When the Games were postponed last year, CoSport offered refunds to its customers, but only for the face value of the seats, not for the 20 percent management fee that the company had applied to each ticket. The theory then was that fans were opting out of an event that could still happen.
Now that ticket buyers no longer have the option to attend, fans who took a wait-and-see approach last year are wondering if CoSport will retain those surcharges, which, for some fans, add up to hundreds, if not thousands, of dollars. of your refunds, and when those refunds, full or partial, will return to your accounts. Some buyers who requested refunds last summer said they didn’t get their money until January.
“You put your money in and you’ve got it tied up for a long time; a lot of people just can’t do that,” said Priscilla Metcalf, an ophthalmologist from Wharton, Texas, who spent more than $ 5,000 on tickets and not optimistic about getting her money back anyway. timely. “It is a real concern, especially in these economic times, when money for many people can be tight.”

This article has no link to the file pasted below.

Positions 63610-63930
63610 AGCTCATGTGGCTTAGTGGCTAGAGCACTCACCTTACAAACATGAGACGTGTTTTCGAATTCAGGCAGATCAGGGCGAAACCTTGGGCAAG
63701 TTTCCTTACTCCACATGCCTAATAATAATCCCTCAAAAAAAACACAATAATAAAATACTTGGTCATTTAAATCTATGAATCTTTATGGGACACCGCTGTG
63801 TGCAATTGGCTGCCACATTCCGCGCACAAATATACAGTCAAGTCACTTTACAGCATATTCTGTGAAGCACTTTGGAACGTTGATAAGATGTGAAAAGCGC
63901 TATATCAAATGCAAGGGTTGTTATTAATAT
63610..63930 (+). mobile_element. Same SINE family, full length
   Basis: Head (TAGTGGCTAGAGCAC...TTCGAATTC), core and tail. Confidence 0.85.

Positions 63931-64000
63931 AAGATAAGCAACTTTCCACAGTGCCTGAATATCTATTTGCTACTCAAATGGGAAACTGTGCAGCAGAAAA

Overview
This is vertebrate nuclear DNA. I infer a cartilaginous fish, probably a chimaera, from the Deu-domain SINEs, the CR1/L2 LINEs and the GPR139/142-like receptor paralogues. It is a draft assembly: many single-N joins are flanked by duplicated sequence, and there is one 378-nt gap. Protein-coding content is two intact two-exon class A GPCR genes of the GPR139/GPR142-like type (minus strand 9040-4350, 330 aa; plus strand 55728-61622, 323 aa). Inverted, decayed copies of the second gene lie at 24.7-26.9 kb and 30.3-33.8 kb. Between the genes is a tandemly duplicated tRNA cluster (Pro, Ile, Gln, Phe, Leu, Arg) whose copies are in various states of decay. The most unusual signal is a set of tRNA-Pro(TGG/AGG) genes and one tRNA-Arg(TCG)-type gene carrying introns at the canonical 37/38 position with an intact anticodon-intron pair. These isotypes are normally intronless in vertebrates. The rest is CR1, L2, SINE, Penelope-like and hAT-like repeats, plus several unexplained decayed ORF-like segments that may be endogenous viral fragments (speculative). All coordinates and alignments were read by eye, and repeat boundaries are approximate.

Treese spent about $ 10,000 on tickets for herself and her daughter, having put together a dizzying schedule of 27 Olympic events in nine days. Like other CoSport customers, she received an email from the company over the weekend, shortly after the decision to ban foreign fans became official, but she wasn’t happy that the details were light.
“CoSport has a lot of responsibility right now, and I hope their customers do well,” Treese said. “To do the right thing would be to reimburse us 100 percent of what we spend.”
Alan Dizdarevic, CoSport’s co-CEO and son of its founder, Sead Dizdarevic, said on Saturday that the company was waiting for the International Olympic Committee and organizers in Tokyo to finalize its refund policies. He said CoSport was waiting for details on how much money the Tokyo organizers would return to their company and a timeline of when it would happen, before the company could return the money to its customers.
“That is their decision,” Alan Dizdarevic said of the Olympic organizers. “We have no say in how they set the policy.”